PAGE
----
Ice particle growth in the polar summer mesosphere: Formation time and equilibrium size



[1] The growth kinetics for ice particles in the polar summer mesosphere is studied using the density of water vapor, temperature, and total ice volume simultaneously measured by the infrared Fourier Transform Spectrometer on the Atmospheric Chemistry Experiment (ACE-FTS) satellite. The results are based solely on the ACE-FTS retrievals, without using any adjustable parameters. The computed particle formation time is in the range between 2 hours at 150 K and 20 hours at 120 K, during which particles come to equilibrium with water vapor and reach the size of 20–70 nm. The growth rate varies from 0.2 nm/hour to 30 nm/hour in the temperature range analyzed. As it takes ice crystals only 20 minutes to grow by 10 nm at 150 K, the transition from optically subvisible to the visible size range can occur on a time scale of minutes. This could account for fast variations in PMC brightness observed recently.

1. Introduction

[2] Understanding the process of ice particle formation in Polar Mesospheric Clouds (PMCs), including the nucleation rate and growth kinetics, is important as PMCs provide valuable information on physical and dynamical processes in the upper mesosphere. Knowledge of these processes is also vital for the correct interpretation of the observed variability and trends in cloud properties [Shettle et al., 2009; Petelina et al., 2007]. As PMC properties are governed primarily by the water vapor pressure and temperature, it has been suggested that the observed long-term trends in the frequency of PMC occurrence and their brightness may serve as a sensitive indicator of changes in climate [e.g., Thomas, 2003].

[3] In comparison to a decade ago, much more is now known about the upper mesospheric environment in general and PMCs in particular. This is largely due to a significant increase in the number and sophistication of satellite-borne and ground-based instruments [e.g., Rapp and Lübken, 2004; DeLand et al., 2006; Russell et al., 2009]. However, the mechanism of mesospheric ice nucleation, the ice particle number density and size distribution as well as the rate at which new ice particles form are still poorly known. In the present work we study the kinetics of mesospheric ice growth by solving the differential equations that describe the balance between condensation and desorption fluxes of water vapor on ice particles. The growth rates are computed using the total volume of ice in the mesosphere, temperature, and water vapor density measured by the Fourier Transform Spectrometer on the Atmospheric Chemistry Experiment (ACE-FTS) satellite. The use of parameters observed simultaneously by a single instrument is undoubtedly advantageous over the studies performed with more than one satellite and/or ground-based instruments [e.g., Petelina et al., 2005].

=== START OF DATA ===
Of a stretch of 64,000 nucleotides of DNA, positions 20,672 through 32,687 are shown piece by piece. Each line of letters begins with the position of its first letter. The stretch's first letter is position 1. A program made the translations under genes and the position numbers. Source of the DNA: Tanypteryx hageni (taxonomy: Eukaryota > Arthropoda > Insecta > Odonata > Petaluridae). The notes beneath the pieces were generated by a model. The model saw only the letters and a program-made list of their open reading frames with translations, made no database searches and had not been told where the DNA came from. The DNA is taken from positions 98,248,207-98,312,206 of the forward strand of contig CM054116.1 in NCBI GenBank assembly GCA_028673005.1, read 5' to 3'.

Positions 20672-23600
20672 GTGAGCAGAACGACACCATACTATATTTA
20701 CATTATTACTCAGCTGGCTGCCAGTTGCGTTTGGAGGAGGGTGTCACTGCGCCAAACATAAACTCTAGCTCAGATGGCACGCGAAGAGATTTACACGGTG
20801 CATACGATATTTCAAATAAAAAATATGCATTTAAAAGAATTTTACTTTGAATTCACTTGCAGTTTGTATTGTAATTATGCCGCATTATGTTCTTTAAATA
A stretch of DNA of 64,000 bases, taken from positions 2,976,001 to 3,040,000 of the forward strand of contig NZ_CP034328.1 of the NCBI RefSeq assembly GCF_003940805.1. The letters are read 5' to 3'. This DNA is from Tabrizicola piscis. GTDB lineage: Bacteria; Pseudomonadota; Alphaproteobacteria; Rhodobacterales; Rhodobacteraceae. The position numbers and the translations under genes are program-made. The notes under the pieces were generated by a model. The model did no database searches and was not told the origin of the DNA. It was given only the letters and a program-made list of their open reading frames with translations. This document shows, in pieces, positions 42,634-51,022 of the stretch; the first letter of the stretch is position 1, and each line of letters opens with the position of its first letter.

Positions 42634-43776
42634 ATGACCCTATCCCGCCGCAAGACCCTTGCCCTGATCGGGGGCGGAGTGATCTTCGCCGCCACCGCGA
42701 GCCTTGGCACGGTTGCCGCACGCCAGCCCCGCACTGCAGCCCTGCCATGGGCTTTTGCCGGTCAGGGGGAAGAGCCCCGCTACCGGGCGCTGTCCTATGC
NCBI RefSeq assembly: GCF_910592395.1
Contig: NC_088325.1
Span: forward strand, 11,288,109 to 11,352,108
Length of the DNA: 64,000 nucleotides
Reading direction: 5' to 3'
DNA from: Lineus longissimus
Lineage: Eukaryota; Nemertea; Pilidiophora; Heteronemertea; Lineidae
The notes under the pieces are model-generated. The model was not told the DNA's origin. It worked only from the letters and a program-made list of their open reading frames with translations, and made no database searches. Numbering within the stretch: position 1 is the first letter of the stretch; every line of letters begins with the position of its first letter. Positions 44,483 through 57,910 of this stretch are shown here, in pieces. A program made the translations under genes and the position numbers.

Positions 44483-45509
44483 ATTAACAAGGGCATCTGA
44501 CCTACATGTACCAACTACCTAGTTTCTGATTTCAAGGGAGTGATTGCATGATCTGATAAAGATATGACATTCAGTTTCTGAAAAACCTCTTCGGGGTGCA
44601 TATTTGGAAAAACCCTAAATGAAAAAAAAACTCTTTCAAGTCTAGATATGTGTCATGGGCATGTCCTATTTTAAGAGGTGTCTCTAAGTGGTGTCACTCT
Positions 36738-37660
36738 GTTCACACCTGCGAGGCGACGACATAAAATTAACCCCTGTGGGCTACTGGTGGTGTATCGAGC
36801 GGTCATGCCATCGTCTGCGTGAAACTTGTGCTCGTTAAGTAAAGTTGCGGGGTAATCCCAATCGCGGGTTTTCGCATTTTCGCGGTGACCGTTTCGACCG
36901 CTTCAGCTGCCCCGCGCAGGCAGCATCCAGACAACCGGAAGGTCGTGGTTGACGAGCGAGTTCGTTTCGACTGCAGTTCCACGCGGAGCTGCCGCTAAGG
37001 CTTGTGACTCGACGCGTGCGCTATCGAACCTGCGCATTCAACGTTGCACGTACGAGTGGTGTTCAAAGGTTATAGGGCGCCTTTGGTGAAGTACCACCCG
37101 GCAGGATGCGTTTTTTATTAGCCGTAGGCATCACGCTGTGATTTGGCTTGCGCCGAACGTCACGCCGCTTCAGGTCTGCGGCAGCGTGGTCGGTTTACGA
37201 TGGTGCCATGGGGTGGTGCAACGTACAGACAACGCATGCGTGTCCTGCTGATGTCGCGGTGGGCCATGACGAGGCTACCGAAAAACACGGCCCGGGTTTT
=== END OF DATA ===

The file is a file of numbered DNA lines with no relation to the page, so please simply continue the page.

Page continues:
2. Instrument and Data Description

2.1. ACE-FTS Instrument

[4] ACE was launched in 2003 in a circular orbit at 650 km altitude with an inclination of 74° and latitudinal coverage from 85°N to 85°S [Bernath et al., 2005]. The FTS is the primary instrument on ACE, and has a spectral resolution of 0.02 cm−1 with spectral coverage from 750 to 4400 cm−1. The ACE-FTS measures the atmospheric transmittance in occultation mode during sunrise and sunset. The instrument field of view (FOV) is 1.25 mrad, which corresponds to about 4 km at the tangent point. The latitudinal coverage changes throughout the year [Bernath, 2006] and the highest latitudes for ACE-FTS measurements used in this work do not extend poleward of 70°.

2.2. ACE-FTS Pressure, Temperature, and Water Vapor Density

[5] The retrieval method for temperature, and water vapor volume mixing ratio (VMR) is described in detail by Boone et al. [2005]. About 60 microwindows in the 950–975 cm−1 and 1360–2000 cm−1 regions are used to retrieve H2O profiles between 5 and 90 km. Because of the high spectral resolution of 0.02 cm−1, no special corrections are needed in the presence of PMCs. Isolated CO2 lines are used to derive the values of pressure and temperature. In the mesosphere these CO2 lines are in the 2050–2070 cm−1 and 2300–2390 cm−1 ranges, where the spectral contribution from PMC particles to the baseline is very weak. Therefore, the effect of the presence of ice particles on the retrieved VMRs and temperature is negligible and uncertainties in the retrieved pressure and temperature are given by the statistical fitting errors.

[6] Comparison of ACE temperatures with several coincident measurements gives an agreement of better than 5 K for the lower mesosphere and better than 8 K for the upper mesosphere [Sica et al., 2008]. There is some evidence for a systematic high bias of 3–6 K at 50–70 km, but no indication of any bias at the PMC altitudes. The random uncertainty of 8 K in the upper mesosphere can, in part, result from the altitude resolution of 4 km for the ACE-FTS, which is often too low to capture details on structures such as mesospheric inversion layers. The deviations are also of geophysical origin, a result of spatial and temporal separations between coincident observations made by different instruments.